Former BHS owner Chappell arrested for 'unpaid tax bill'

BHS store sign Image copyright Getty Images

Dominic Chappell, the serial bankrupt who bought BHS for £1, has been arrested in relation to an unpaid tax bill of about £500,000.

He was arrested on 2 November by HM Revenue and Customs.

HMRC did not confirm the identity of the "49-year-old businessman", but Mr Chappell told ITV News he had been arrested.

The tax related to the profits he made from the department store chain before it collapsed.

Mr Chappell's company, Swiss Rock, was paid at least £1.6m by BHS following his controversial purchase of BHS from Sir Philip Green.

The Guardian reported that Swiss Rock owed £365,000 in VAT and £196,306 in corporation tax.

Speaking about Swiss Rock's tax bill in September, Mr Chappell told the paper: "There was a return that was made in error; they [HMRC] have acted upon it and we are rectifying that as we speak."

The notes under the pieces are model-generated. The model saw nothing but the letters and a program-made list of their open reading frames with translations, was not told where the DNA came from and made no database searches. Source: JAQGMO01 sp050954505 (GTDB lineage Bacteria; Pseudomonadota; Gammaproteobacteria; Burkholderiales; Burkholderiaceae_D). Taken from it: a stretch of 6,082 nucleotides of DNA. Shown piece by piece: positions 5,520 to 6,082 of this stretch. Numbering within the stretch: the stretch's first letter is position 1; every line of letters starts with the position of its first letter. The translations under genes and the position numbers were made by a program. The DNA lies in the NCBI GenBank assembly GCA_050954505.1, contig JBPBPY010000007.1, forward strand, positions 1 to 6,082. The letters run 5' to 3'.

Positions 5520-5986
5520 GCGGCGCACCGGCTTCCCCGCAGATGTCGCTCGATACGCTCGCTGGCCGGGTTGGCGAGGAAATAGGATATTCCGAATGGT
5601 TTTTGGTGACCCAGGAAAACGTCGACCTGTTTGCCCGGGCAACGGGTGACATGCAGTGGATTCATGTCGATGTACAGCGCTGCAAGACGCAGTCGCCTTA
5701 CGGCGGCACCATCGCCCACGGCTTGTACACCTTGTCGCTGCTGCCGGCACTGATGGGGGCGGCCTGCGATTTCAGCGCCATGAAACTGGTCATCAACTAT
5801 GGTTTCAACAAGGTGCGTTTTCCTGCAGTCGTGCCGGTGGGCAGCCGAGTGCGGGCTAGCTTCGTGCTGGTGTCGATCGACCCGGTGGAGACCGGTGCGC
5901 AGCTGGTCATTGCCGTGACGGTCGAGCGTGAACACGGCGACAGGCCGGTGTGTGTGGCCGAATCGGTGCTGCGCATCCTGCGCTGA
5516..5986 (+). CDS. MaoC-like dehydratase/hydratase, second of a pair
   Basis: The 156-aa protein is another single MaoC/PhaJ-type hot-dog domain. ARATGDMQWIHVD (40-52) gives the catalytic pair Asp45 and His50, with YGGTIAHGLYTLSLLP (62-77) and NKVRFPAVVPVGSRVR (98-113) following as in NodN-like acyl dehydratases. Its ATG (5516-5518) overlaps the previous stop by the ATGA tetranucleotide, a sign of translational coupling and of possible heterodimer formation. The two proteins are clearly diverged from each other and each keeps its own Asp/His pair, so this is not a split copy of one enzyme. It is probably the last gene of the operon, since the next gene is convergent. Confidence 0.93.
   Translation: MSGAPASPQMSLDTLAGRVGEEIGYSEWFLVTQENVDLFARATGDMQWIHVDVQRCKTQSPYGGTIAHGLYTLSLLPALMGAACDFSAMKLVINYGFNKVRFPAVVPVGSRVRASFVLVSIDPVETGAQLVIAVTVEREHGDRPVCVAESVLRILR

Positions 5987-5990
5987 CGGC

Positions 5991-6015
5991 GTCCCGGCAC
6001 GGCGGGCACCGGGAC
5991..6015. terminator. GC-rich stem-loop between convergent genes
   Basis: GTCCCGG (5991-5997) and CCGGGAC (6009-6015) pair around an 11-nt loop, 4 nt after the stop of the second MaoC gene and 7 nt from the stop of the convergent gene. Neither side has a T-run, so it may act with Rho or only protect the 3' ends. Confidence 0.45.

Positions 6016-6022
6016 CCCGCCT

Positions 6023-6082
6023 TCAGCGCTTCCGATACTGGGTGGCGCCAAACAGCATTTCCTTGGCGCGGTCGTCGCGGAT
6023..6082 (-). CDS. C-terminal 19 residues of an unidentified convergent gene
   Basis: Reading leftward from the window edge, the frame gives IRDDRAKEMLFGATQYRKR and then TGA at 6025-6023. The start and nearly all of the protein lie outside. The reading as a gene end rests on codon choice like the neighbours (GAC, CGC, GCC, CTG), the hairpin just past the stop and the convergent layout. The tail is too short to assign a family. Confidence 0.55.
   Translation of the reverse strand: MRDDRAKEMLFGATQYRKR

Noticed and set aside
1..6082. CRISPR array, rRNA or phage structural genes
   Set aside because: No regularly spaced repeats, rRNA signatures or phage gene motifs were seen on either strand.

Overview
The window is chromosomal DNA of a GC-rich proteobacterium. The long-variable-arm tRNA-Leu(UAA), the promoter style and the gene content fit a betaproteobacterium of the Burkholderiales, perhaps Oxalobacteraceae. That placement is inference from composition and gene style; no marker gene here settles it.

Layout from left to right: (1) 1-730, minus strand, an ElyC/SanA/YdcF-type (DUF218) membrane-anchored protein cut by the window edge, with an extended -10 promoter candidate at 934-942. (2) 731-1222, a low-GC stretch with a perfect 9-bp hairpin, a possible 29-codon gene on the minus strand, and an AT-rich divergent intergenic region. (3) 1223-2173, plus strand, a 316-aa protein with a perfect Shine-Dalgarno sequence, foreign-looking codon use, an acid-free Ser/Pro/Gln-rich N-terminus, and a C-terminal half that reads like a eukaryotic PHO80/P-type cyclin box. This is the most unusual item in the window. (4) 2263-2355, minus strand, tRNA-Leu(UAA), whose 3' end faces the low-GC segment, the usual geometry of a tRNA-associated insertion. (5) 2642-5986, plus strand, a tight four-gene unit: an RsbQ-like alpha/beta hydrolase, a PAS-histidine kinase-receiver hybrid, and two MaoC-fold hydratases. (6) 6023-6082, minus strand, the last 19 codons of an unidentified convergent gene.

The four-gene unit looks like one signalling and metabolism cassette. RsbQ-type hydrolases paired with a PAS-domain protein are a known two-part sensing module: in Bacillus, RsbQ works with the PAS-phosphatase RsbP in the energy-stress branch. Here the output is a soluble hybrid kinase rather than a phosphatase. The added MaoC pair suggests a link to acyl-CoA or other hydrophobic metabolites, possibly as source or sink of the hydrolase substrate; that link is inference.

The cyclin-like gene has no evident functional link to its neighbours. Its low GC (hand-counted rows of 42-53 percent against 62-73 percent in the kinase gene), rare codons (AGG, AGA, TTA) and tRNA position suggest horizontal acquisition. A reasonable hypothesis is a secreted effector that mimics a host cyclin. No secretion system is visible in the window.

HMRC began legal action against Mr Chappell to recover the sums, but he has put Swiss Rock into liquidation, making it more difficult for the tax man to obtain the funds.

Image copyright Reuters
Image caption Dominic Chappell bought BHS from Sir Philip Green for £1 last year

He took a total of £2.6m out of BHS, including a £600,000 salary, which he described as a "drip in the ocean" to the BBC in August.

"Did I take a lot of money out? Yes I did. But did the business fail because of the amount of money I took out? No it didn't," Mr Chappell said.

"This was just a drip in the ocean compared to the money that was needed to turn around BHS."

The loss-making chain was bought by Mr Chappell last year. It went into administration in April and the last stores closed in August, with the loss of about 11,000 jobs and leaving a pensions deficit of hundreds of millions of pounds.

Last month MPs backed a call to strip Sir Philip of his knighthood for his role in the collapse of BHS.

The Pensions Regulator has started legal action against Sir Philip, his family's companies and Mr Chappell after failing to reach a deal over the BHS pension fund deficit.

The BBC understands that the regulator wants £350m in redress from Sir Philip, but he was only willing to offer £250m.

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